Coming to Brisbane was more of a logistical decision than a conscious choice. Gayle was doing some networking at a festival close-by and the crew was all flying to Brisbane so I thought, why not? I booked the flight back from New Zealand (oh yes, I went to NZ unexpectedly for two weeks, but that’s a whole other story) to Brisbane and decided to consult Mr Lonely Planet on the plane so I could get the lowdown on Brisbane’s best. Airport time in Brisbane was totally painless as the ‘declare your animal products, fruit, nuts, seeds and boots used out about’ security person decided that we were not bringing doom to Australia and waved us through without the usual bag checks and questions. Success. We (not the royal plural – party consisted of Gayle and I together with Rita, Jules and Selena, all members of the Luminate festival exec committee) all bundled into a large van taxi and headed towards Bowen Terrace in New Farm. The taxi driver kept us entertained (and at times a little exasperated) with tragically lame jokes and a million silence-filling questions about everything and nothing in a true taxi driver fashion. He went through a portfolio of veggie, tree hugger and New Zealand jokes catered specifically for his audience however our post travel, pre food, collective selves were not playing ball and he kept getting silence, though this seemed to not affect his enthusiasm.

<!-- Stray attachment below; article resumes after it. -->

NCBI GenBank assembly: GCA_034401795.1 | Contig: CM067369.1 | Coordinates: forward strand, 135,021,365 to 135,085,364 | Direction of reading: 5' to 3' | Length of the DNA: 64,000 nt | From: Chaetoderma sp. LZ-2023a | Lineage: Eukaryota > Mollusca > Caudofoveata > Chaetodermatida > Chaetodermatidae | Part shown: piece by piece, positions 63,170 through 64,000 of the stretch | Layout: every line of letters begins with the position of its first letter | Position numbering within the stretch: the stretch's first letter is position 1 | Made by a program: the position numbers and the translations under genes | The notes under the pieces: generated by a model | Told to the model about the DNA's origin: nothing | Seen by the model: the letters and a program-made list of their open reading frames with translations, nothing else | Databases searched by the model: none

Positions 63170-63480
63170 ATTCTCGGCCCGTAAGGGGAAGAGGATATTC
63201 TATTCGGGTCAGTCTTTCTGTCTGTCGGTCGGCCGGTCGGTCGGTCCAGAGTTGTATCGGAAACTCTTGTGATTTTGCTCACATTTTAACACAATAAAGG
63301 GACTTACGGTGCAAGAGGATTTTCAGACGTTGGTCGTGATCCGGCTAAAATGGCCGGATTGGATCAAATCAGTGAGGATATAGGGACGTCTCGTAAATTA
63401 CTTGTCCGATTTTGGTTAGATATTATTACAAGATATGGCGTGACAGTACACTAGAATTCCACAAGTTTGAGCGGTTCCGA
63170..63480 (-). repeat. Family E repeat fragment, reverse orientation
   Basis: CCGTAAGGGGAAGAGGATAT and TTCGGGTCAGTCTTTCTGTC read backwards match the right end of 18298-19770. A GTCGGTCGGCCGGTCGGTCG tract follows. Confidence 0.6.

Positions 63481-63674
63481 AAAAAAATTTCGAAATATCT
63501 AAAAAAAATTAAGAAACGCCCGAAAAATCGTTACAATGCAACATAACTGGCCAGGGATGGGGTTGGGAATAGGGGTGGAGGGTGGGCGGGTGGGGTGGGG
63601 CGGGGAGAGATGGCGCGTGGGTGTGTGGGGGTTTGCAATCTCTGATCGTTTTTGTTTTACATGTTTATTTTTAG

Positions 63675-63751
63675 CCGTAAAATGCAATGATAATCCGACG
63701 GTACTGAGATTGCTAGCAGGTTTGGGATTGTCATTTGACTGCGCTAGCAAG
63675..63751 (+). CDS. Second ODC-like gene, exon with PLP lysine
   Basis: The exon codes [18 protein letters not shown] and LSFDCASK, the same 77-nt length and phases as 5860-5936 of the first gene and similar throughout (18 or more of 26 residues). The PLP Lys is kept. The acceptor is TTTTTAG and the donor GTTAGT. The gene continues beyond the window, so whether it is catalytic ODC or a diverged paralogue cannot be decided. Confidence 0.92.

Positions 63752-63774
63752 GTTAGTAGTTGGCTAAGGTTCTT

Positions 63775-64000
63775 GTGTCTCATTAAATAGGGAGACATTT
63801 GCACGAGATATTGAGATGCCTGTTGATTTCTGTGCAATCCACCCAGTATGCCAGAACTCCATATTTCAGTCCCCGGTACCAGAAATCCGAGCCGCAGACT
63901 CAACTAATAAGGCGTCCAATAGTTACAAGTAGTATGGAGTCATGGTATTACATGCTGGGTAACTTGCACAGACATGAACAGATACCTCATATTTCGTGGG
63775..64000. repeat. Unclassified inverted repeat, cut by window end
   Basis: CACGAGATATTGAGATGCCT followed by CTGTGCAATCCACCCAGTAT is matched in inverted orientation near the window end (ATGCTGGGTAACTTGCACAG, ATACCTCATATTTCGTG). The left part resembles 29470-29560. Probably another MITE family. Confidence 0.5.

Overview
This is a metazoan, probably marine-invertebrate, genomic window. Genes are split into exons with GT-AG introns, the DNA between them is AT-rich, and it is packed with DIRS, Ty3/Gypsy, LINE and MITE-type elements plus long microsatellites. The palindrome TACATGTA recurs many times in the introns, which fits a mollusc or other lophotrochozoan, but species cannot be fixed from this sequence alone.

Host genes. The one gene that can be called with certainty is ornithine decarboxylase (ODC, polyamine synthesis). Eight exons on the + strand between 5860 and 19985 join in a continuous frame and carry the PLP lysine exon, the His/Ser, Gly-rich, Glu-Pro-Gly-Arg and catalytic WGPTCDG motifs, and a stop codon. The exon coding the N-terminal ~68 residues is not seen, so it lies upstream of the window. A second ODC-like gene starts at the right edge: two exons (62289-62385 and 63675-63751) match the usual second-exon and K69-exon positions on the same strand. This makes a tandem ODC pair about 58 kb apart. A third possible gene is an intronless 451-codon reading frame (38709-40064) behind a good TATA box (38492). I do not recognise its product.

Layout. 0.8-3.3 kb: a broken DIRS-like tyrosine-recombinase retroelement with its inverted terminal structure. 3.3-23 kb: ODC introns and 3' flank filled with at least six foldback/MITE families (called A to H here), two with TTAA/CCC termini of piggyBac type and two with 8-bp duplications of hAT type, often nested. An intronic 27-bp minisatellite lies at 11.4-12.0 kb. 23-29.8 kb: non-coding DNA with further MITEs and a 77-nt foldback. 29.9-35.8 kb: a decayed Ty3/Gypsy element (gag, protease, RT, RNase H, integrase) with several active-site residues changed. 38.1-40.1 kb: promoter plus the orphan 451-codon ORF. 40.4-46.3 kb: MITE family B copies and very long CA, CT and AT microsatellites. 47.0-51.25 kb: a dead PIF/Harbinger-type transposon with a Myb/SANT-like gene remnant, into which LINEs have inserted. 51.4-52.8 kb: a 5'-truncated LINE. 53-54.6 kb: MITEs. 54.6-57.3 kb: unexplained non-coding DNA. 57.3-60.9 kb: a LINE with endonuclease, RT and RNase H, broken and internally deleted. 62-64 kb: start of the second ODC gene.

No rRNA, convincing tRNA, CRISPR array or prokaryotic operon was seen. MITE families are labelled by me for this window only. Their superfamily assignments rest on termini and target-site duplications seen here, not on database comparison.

Digs and Backpackers survival lessons Bowen Terrace accommodation was simple but pretty. A converted old house with dorms, single, double or queen rooms which take up to three people. Not too expensive ($89 Ozzie dollars for the double room), comfortable and kitted out perfectly (good quality linen and extra blankets, crockery and cutlery and a small fridge in each room, the place made for a great base. Maria, the manager, did a great job of making sure things run smoothly and filled the place with info with what’s on and what to do, tourist info and cute little signs that give detailed instructions to just about everything. Being a bit far from the city centre and South Bank, I first thought the location was a little cut off but I since learnt about the Powerhouse (an old, you guessed it, Power House, converted into a stunning theatre and exhibition space which hosts a lot of the ongoing theatre and dance productions in the city) and The Valley (home to clubs and bars and apparently a couple of indie places), both really close to Bowen Terrace. The neighbourhood is also home to some great-looking restaurants and cool bar / bistro type places that have made the effort. Coupled with the up-market / suburban feel of the residential buildings, New Farm can make a super great base for a somewhat refined Brisbane experience. After Gayle and the crew left for Earth Freak I decided to move to a more central, more social and more budget friendly accommodation of the Backpackers (hostel) type. Online reviews led me to the YHA which I only spent one night at due to the general stiffness and lack of interaction between people inside. Stiffness aside, the YHA is clean, secure and well planned out, with What’s On calendars and really patient front desk staff. Backpackers version two was the slightly more raw Brisbane City Backpackers. Just two doors down from the YHA. This one was a lot more lively though still clean and well kept. Security does not seem to be the place’s strong point after my food bag was stolen right out of the common fridge, apparently by a stranger who walked in off the street. Being completely green on the whole backpacker survival guide I left my food visible, accessible and in an organic shop carrier bag which obviously made it stand out from the crowd. Must brush up on my survival skills or I’ll go hungry. Aside from the challenges of food thieves, communal kitchens shared with a million students cooking noodles, spaghetti and MSG-laden Asian concoctions which do not always appear edible, trying to find an unoccupied corner for your rucksack in a typical messy teenager bedroom occupied by 5 such messy teenagers (and one messy post post teenager – me) and attempting to quietly make your way across a pitch black room peppered with clothes/ shoes / random crockery and clamber up to the top bunk without waking up the whole dorm; I’m quite enjoying the whole backpacker experience. I’ve met some great people from all over the globe, found willing companions for city explorations and managed to live well on a tight budget. Happy puppy. Brisbane explorations and some (mis) adventures Being in the city for a couple of days with the luxury of no prior plans I did a bit of reading here and there, asked around a bit and put together a list of must visits for my time here. Having a very compact centre concentrated around the main river, Brisbane is very walkable (though the heat is sometimes a bit much) and also has the luxury of a free City Hopper ferry that goes up and down river.